Archive (Francesca Boenzi, Paolo Caffoni, Chiara Figone, Ignas Petronis)

Archive is a platform for artistic and cultural research, debate and self-education. Archive has no formal structure: its members (designers, interns, editors, artists, translators, architects) practice no division of labor beyond the division of competences, no division of space beyond what is required by its use. Archive thus generates shifting and manifold assemblages of individuals-things-groups-exchanges. The stages of its productive cycle (the production of signs) are immediately evident in their social dimension: “creation always comes from further away than its authors”. How do these assemblages come together? The various movements of Archive's activities are strenghtened by their composing a network or a flow: Archive Assemblage (Books/Kabinett/Journal /Appendix). Archive Books & Journal see to the publication and distribution of research and materials. Archive Appendix is a design office investigating different modes of enunciation, interpreting design as a contraction of memory and attention. Archive Kabinett is where we meet and can be found; here our books can be read or bought. With our program of events we work on the conditions of enunciation and reception without assuming they can ever really be told apart. Cooperating in Archive's initiatives or following its events is all that is required to adhere to its project. For further information, please don't hesitate to contact us.


Archive Kabinett

Dieffenbachstraße 31.

10967 Berlin, Germany



Title: Inventory


Description: the Inventory is a representation of a research journey in the form of an archive of publications and printed matter. Starting from a central position in Europe (Berlin), the trip develops toward Eastern and Middle Eastern regions through cities like Poznan, Prague, Budapest, Belgrade, Bucharest, Sofia and Istanbul, ultimately reaching Thessaloniki. In this journey we took into consideration the changes and movements currently taking place in Arabic countries and Greek regions, and saw their impact on cultural, economical, political and social structures as a possibility to question European cultural establishments and their “patriarchal” archives. The project tried to dig deep into the recent past of these regions and into their heritage, in order to record an inventory of anomalies, heresies, anarchism and feminism. What have we seen?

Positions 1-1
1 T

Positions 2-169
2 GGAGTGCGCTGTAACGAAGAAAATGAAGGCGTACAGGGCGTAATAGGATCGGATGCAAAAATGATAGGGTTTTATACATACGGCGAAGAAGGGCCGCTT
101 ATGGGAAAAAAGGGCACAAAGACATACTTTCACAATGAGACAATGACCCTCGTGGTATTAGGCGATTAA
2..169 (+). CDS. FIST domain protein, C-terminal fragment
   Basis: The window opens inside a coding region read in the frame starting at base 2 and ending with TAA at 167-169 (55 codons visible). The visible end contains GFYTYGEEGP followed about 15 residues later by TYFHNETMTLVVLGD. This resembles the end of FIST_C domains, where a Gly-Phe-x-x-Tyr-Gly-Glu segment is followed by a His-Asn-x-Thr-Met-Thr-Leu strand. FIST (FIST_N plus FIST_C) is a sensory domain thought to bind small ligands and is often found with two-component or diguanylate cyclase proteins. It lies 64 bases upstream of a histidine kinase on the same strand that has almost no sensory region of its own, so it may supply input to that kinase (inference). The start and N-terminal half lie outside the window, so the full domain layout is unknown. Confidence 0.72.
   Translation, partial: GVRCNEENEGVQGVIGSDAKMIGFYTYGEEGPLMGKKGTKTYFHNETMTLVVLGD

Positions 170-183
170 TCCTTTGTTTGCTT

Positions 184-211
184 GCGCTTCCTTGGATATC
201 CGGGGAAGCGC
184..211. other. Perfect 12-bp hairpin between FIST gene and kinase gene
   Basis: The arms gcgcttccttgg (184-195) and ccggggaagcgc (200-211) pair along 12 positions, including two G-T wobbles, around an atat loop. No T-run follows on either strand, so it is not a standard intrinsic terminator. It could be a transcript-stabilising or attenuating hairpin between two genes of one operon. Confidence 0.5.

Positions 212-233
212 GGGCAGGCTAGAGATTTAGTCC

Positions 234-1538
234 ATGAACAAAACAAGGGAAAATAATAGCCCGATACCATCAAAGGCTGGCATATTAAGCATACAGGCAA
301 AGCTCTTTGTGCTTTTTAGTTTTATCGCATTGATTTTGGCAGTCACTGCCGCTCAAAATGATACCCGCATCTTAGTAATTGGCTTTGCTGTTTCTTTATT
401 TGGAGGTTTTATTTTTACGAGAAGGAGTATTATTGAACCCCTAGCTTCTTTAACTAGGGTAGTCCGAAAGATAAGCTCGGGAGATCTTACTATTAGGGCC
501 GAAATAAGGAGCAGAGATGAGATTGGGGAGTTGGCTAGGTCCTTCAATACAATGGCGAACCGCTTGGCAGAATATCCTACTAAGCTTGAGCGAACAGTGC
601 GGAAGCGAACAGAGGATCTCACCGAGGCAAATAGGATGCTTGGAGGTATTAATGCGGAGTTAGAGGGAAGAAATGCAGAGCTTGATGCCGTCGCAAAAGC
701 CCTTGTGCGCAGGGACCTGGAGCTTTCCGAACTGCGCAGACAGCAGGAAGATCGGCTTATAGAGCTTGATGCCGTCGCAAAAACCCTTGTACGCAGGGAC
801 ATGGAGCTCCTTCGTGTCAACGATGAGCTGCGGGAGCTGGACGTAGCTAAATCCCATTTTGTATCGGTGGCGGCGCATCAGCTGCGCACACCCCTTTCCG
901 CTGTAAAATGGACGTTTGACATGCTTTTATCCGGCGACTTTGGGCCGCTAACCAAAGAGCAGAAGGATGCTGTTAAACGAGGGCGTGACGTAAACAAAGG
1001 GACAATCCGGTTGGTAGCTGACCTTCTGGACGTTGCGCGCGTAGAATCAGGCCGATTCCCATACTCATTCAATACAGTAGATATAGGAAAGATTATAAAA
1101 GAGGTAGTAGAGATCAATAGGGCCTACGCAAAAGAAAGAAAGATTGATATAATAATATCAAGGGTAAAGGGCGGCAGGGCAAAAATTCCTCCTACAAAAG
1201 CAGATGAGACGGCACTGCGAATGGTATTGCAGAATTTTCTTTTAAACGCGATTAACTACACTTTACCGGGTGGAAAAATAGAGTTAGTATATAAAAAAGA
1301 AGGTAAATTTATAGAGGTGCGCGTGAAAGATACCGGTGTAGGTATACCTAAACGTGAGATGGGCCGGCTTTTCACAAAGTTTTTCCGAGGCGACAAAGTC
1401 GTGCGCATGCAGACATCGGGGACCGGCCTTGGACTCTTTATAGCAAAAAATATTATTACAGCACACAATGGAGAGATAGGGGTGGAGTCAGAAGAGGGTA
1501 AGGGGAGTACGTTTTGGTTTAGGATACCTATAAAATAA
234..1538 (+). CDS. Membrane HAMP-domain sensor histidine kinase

The resulting Inventory, built with the contribution of a diverse range of people involved with all aspects of the publishing production cycle (artists, archivists, collectors, journalists, designers, editors, schools, underground publishers, anarchist book fairs, feminist associations, distributors and printers), represents an act of exploration as well as a source of information for researchers. Both a temporary archive and a bookshop, the comprehensive collection thus established is displayed at the 3rd Thessaloniki Biennale as a freely accessible curated library, whose materials are also available for purchase. Inventory includes books, magazines, booklets, posters, pamphlets, newspapers, archival material as well as video and audio documentation of our journey.


Inventory, 2011

Untitled (12th Istanbul Biennial), 2011 Biennale de Lyon